An extraction yield of 18% to 22% is desirable for most traditional coffee beverages.

• Yields of under 18% are considered under-extracted, or under-developed – desirable compounds have not been extracted to the fullest. The resulting beverage is unbalanced, and often associated with a predominantly sour taste – acids are extracted early in the brewing process, while balancing compounds such as sugars and bitter substances are extracted later.[2]
• Yields of over 22% are considered over-extracted and are often associated with a predominant bitterness – bitter compounds are extracted after acids and sugars have largely dissolved. However, in certain situations where advanced brewing equipment is involved, yields surpassing 22% can be achieved, absent the characteristic bitterness.[3]

Brew Ratios

A brewing control chart can be used to control a beverage's degree of extraction and strength. The optimal ratio between extraction and strength is represented by a rectangle in the center of the chart – within that area, coffee is neither over- nor under-extracted, and neither too strong nor weak. At any point along the diagonal line plotted on the chart, extraction and strength are directly proportional.

The following describes the relationship between strength and brew ratio.

${\displaystyle {\frac {t}{V}}={\frac {M}{V}}\times {\frac {t}{M}}}$
where ${\displaystyle t}$ is the total dissolved solids expressed as a percentage of the mass of the grounds, ${\displaystyle V}$ is the volume of the water used, and ${\displaystyle M}$ is the mass of the grounds. In other words, the strength of a beverage is the product of the brew ratio and the extraction percentage.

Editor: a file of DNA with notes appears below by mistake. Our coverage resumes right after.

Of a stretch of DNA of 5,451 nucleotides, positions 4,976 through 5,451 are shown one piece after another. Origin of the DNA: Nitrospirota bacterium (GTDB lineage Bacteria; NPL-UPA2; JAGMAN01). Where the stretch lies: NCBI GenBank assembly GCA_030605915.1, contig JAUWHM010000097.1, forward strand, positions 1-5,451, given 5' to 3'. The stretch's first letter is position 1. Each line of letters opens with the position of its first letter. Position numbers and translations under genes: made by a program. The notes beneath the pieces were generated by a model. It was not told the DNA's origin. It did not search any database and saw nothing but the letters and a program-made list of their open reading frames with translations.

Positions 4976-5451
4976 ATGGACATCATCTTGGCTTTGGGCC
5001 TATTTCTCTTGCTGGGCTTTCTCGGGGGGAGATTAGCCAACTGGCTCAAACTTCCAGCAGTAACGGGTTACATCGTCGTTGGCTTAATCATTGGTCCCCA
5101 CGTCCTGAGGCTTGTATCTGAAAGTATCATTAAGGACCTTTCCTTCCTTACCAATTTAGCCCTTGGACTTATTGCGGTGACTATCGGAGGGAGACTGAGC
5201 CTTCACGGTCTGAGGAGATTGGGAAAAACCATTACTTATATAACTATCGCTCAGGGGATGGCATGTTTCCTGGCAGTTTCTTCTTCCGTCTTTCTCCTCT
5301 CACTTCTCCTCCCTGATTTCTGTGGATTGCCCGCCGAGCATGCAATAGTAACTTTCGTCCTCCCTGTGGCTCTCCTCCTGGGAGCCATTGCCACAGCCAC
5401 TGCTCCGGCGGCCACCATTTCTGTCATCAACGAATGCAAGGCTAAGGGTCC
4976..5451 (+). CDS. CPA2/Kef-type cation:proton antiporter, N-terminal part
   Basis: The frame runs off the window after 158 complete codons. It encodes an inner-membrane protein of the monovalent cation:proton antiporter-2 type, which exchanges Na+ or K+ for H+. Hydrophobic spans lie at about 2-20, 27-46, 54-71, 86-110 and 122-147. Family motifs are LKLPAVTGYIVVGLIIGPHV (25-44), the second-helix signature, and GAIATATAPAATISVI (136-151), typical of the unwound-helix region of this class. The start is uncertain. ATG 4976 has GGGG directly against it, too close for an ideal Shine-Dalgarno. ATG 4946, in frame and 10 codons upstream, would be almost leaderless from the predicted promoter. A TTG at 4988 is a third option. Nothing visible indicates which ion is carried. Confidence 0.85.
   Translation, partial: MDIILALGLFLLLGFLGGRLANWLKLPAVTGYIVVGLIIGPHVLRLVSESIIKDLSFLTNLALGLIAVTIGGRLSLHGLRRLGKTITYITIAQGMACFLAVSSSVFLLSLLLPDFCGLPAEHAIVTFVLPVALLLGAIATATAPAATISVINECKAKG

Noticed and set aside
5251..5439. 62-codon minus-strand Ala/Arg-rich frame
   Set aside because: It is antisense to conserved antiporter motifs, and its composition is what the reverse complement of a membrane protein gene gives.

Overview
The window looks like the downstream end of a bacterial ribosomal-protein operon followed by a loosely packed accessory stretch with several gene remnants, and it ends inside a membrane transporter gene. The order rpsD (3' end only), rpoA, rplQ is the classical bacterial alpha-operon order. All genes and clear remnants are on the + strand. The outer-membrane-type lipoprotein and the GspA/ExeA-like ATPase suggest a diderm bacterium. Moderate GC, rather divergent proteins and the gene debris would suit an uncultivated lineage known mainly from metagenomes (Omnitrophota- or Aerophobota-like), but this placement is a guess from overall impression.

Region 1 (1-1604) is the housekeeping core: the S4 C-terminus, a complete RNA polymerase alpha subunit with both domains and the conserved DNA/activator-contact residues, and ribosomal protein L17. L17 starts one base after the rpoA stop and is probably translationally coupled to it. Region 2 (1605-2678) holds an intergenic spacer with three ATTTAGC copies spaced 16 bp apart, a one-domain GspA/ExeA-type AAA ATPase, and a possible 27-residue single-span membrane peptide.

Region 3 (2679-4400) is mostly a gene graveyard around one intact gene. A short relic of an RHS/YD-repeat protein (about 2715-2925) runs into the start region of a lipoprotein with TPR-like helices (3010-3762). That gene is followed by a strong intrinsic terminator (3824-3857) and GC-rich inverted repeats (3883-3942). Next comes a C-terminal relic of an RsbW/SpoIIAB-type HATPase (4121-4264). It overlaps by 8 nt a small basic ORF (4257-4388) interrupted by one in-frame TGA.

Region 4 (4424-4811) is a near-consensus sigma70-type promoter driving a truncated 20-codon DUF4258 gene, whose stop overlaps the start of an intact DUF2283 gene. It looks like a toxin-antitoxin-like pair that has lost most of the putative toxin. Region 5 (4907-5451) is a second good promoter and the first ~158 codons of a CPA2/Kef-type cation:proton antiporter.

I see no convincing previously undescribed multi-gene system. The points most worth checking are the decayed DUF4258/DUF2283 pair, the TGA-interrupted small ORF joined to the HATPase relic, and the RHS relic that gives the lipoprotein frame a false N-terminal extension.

Common Brewing Standards Worldwide

An extraction yield of 18% to 22% and a strength of 1.15% to 1.35% is considered typical in North America. In Nordic countries, the ideal strength is typically considered to be 1.30% to 1.50%. For European countries, 1.20% to 1.45%.

Common coffee beverage brewing ratios
Style Grams per Litre Ratio Strength
North American 55 16:1 1.25%
Nordic 63 18:1 1.40%
European 58 17:1 1.35%

These ratios can be applied across most brewing methods, with the exception of the espresso method. This method of brewing is defined by a greater degree of variability in extraction from coffee to coffee; dark roasts often taste much stronger than medium roasts, for example, and achieving an equivalent strength requires the use of a lower brewing ratio for darker roasts.

Factors that Determine Extraction

Yields depend primarily on temperature, brew time, and grind size, and brewing method. Yield is inversely proportional to grind size – a smaller grain size produces more surface area, and faster extraction – and increases roughly linearly with brewing time. Thus, for a given temperature and grind size, an ideal brewing time can be determined.

A French press is associated with a large grain size in conventional brewing, and a comparatively long brew time, commonly 3–4 minutes. Filter coffee is associated with a smaller grain size and shorter brew time. Espresso is associated with extremely fine grain size and short brew time, often lasting only 20–30 seconds.

Method